What sort of changes occurs when you go to space?
Human body in space: On the ISS, or spacecraft that have flown into space, the force of gravity is much weaker than on the earth. As a result, many people show symptoms of “space sickness,” such as headaches, nausea, and vomiting.
When we are on the earth, we are strongly affected by the force of gravity. We have a small organ called the vestibular organ deep inside our ears (in the inner ear) that plays a key role in keeping our bodies balanced.
This organ converts information on gravity and acceleration experienced by the body into electrical signals and sends them to the brain. While on the earth, the brain always receives gravity information from the vestibular organs and uses it to keep the body balanced.
In the low gravity of space, the information received from the vestibular organs changes. This is thought to confuse the brain, leading to space sickness. But this condition does not continue for very long. If you stay for a few days in space, your brain adjusts its interpretation of the vestibular information, so the space sickness goes away.
There are individual differences in the severity of space sickness, and some people don’t experience it at all. When you return to earth, you experience the effects of earth’s gravity again, and thus “gravity sickness” sometimes occurs, with similar symptoms as space sickness.
Astronauts look like their faces are bloated. Why?
The face often swells in space. Blood and other bodily fluids are pulled by gravity into the lower body. When you go to space, gravity weakens and thus fluids are no longer pulled down, resulting in a state where fluids accumulate in the upper body. This is why the face swells in space.
The mucous membranes of the nose also swell, so astronauts often have congested noses. If you stay for a while in space, the fluids in your body balance out, and facial swelling typically begins to disappear after a few weeks.
Conversely, astronauts returning to earth often experience dizziness when standing up, known as orthostatic hypotension. This occurs because gravity on the earth is stronger than in space, and it is more difficult to deliver blood from the heart to the head. In space, blood can be delivered with less force, so the weakening of the heart muscles may also be a cause of dizziness when standing.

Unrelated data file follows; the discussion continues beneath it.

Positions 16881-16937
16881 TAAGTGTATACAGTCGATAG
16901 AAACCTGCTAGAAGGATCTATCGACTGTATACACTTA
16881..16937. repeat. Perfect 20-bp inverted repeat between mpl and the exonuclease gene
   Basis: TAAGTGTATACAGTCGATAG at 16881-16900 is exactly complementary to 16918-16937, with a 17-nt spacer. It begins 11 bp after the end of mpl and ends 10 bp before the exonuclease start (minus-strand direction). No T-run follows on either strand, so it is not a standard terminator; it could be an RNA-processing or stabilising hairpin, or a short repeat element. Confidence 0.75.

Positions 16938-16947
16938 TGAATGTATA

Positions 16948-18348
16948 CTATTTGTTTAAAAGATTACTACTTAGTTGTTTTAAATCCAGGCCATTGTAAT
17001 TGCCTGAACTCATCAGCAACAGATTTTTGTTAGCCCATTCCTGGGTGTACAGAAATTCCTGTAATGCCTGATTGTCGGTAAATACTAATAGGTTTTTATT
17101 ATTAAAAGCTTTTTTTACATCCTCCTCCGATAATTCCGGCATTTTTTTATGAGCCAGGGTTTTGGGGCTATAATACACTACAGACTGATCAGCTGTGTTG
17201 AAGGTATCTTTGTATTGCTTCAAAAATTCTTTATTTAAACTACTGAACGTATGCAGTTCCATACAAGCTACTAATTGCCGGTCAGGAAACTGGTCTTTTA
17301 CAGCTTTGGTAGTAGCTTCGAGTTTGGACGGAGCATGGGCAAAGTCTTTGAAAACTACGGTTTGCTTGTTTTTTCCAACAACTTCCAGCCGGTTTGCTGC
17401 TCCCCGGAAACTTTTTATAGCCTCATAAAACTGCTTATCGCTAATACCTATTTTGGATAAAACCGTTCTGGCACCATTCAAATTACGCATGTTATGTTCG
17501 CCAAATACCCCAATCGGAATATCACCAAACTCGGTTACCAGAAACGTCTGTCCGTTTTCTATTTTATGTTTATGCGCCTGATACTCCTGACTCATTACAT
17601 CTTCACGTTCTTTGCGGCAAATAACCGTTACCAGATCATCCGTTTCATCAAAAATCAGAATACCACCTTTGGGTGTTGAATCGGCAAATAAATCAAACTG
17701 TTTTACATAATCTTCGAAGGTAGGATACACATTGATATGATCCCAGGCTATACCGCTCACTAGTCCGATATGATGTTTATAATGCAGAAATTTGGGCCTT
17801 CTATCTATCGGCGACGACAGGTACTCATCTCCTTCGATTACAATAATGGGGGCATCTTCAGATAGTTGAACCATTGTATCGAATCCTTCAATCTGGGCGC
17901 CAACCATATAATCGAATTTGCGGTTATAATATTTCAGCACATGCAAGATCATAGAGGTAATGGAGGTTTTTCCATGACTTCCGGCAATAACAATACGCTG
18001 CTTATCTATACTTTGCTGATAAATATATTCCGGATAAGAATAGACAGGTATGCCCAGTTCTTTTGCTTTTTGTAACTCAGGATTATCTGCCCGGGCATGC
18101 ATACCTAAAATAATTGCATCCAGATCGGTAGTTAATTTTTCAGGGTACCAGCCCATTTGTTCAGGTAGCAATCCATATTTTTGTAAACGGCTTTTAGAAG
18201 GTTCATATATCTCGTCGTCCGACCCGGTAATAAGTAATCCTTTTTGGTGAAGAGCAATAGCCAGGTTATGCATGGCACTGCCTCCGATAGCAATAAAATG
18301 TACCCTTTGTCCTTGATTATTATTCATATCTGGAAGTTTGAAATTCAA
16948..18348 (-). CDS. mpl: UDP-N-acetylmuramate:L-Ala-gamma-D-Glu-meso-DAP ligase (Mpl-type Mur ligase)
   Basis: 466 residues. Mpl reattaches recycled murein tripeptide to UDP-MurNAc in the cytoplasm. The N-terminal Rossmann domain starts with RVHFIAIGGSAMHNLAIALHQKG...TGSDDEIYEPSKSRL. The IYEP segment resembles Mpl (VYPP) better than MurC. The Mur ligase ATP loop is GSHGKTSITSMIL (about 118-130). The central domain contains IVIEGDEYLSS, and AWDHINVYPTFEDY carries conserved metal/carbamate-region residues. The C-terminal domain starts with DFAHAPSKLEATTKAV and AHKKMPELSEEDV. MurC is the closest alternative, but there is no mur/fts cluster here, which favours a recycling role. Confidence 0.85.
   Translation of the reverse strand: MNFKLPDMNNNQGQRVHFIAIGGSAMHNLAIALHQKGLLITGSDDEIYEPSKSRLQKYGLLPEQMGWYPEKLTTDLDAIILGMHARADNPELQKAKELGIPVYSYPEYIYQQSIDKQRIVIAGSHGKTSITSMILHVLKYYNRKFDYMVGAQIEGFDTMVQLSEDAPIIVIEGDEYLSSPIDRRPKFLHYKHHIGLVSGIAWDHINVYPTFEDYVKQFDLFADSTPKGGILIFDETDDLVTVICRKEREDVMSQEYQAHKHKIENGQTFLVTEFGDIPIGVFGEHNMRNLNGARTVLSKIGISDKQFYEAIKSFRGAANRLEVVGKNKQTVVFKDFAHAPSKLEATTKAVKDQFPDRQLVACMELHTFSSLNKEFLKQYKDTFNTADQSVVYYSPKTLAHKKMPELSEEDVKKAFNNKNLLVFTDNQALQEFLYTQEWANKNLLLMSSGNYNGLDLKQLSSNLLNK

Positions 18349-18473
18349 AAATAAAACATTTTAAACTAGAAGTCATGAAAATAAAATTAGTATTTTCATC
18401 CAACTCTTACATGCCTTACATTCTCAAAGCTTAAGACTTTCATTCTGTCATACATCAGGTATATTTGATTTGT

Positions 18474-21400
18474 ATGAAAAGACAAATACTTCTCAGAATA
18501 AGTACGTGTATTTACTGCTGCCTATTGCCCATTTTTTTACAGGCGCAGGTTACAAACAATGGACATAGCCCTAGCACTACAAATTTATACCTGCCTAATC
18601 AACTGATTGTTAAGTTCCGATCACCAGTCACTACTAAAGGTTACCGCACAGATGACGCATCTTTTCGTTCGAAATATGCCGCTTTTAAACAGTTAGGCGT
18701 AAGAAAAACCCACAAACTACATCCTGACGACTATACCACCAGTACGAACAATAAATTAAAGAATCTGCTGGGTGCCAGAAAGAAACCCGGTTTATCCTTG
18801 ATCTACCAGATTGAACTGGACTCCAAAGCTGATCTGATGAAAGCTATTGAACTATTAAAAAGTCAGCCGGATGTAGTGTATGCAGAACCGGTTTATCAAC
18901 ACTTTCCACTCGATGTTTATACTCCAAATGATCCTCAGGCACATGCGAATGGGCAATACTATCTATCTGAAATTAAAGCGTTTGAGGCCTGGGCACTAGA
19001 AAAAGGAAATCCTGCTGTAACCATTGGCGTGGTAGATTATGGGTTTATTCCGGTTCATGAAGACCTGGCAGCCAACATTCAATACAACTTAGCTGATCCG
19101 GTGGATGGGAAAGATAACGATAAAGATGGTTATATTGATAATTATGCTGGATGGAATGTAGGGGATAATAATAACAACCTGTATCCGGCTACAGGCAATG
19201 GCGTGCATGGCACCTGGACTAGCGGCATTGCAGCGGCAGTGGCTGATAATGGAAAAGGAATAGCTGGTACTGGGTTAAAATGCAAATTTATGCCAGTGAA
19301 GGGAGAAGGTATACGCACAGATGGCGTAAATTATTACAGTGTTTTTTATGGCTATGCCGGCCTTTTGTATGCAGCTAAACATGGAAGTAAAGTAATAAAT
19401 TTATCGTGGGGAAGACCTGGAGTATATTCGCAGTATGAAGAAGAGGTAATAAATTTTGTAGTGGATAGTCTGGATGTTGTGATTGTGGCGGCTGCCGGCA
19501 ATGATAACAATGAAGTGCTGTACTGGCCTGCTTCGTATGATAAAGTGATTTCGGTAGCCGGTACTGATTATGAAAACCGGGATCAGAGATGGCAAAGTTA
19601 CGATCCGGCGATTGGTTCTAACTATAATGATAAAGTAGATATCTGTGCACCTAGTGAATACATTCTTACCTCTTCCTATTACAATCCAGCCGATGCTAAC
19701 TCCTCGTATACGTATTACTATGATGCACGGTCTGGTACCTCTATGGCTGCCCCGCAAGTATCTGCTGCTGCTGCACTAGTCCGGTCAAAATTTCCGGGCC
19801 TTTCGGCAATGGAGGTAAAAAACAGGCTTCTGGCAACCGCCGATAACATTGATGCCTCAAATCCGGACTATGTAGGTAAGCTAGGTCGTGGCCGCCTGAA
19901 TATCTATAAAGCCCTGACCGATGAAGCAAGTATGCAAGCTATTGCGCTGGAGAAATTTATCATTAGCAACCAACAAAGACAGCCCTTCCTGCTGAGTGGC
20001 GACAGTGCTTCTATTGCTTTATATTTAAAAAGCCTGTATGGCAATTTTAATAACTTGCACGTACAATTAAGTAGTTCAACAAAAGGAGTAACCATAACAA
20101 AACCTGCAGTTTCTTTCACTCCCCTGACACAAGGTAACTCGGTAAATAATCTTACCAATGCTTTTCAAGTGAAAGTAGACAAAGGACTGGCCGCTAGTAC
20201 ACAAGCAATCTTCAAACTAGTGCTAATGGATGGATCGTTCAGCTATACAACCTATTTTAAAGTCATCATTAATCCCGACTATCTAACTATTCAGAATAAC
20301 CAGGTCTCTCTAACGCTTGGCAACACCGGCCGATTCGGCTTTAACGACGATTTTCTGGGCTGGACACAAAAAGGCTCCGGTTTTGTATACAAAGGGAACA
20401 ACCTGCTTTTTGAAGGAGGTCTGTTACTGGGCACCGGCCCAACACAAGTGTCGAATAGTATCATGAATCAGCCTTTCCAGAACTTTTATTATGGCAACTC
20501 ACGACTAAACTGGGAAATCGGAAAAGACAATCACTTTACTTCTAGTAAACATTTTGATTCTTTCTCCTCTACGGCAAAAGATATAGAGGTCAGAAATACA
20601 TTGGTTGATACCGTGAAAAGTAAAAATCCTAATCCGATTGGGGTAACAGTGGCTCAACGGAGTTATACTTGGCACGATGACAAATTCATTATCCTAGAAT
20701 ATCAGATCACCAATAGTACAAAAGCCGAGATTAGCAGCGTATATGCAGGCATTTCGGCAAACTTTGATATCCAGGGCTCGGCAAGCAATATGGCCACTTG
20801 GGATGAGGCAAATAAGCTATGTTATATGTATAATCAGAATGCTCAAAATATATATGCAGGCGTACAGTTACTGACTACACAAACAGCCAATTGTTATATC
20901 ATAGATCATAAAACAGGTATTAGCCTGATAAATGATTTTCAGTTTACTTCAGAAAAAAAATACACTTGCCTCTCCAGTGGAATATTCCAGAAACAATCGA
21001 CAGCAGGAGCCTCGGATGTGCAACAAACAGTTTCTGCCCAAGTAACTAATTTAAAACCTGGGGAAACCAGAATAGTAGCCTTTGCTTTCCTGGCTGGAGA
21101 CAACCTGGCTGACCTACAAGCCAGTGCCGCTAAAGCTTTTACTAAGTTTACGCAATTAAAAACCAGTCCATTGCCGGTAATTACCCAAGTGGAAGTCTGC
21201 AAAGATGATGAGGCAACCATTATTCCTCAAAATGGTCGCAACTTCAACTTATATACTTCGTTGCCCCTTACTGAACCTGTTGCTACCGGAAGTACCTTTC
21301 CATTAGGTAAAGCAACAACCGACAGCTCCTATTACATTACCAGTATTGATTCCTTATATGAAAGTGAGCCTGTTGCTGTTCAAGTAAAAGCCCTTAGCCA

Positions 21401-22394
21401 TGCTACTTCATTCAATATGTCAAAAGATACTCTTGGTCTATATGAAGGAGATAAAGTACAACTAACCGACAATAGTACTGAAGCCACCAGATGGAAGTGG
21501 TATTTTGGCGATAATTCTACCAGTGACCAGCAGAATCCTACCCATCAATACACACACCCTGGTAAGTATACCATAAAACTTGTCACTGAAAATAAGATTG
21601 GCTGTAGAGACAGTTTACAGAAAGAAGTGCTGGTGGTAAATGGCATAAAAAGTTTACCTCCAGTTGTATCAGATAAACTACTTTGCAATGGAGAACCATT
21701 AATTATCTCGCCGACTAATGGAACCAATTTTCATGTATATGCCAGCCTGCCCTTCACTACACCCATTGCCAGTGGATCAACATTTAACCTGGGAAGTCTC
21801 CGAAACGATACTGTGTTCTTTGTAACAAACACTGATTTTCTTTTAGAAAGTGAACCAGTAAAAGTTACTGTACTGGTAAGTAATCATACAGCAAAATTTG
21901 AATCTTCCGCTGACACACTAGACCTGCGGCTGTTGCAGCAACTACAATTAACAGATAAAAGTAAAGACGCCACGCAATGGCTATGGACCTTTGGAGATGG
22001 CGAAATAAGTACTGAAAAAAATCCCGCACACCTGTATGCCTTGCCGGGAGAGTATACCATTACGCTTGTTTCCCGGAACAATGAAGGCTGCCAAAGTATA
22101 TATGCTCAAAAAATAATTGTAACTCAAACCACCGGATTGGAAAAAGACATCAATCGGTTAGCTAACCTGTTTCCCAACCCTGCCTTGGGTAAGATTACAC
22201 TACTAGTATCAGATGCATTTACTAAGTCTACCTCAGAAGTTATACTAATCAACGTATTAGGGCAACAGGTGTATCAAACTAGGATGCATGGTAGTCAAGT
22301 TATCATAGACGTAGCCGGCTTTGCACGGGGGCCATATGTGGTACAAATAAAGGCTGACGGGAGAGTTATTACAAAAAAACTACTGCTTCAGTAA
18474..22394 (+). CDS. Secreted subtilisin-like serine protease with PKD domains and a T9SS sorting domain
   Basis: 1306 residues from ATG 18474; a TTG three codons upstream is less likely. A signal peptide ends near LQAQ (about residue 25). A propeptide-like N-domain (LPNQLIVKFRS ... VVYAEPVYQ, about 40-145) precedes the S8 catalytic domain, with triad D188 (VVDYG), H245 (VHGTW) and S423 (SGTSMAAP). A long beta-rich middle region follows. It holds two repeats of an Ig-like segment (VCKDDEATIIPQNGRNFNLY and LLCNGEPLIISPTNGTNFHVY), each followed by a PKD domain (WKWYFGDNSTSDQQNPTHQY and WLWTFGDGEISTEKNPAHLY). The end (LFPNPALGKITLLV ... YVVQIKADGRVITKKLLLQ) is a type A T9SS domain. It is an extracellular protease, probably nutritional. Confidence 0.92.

What happens to your body when you spend a long time in space?
Bones and muscles weaken, If you stay for a long time in space, your muscles and bones will weaken, primarily in the legs and lower back. Gravity always acts on you while you’re on the earth, so even if you’re not really conscious of resisting gravity, you’re always using the muscles of your lower body.
In space, where gravity is very weak, posture can be maintained without standing on your legs, and there’s no need to use your legs to move about. Muscles weaken and bone mass decreases if you stay for a long time in space.
Therefore, research is underway to verify, in space, the effects of existing drugs for preventing bone loss by astronauts. Also, to prevent the weakening of muscle and bone, astronauts exercise for about two hours a day during their stay on the International Space Station (ISS).
Is radiation more intense in space?
In outer space, with no atmosphere, radiation is more intense and has a major impact on the human body. The surface of the earth is enveloped by the atmosphere. This atmosphere provides the oxygen we need to breathe and also protects organisms from the UV rays and radiation that impinge on the earth.
Astronauts who stay in space, where there is almost no atmosphere, are exposed to higher energy radiation than on the earth. If a person is exposed to a lot of higher energy radiation, the risk increases that they will develop diseases such as cancer.
At JAXA, we work hard to keep space radiation exposure below a specified level, and thereby prevent astronauts from developing health problems.
Does anything besides the human body in space change while in space?
People can experience intense stress living in cramped spaces. The ISS has considerably more living space than earlier spacecraft. Even so, the scope for activity is extremely limited compared to life on the earth. Astronauts develop stress before even realizing it when living and working together in a cramped space with other astronauts for a few months.
The astronauts on the ISS come from different places, including Russia, America, Canada, Europe, and Japan, so factors such as language barriers and cultural differences may also lead to stress. To reduce the stress of astronauts, an environment where they can talk with family and friends while in space is provided, and space food is improved.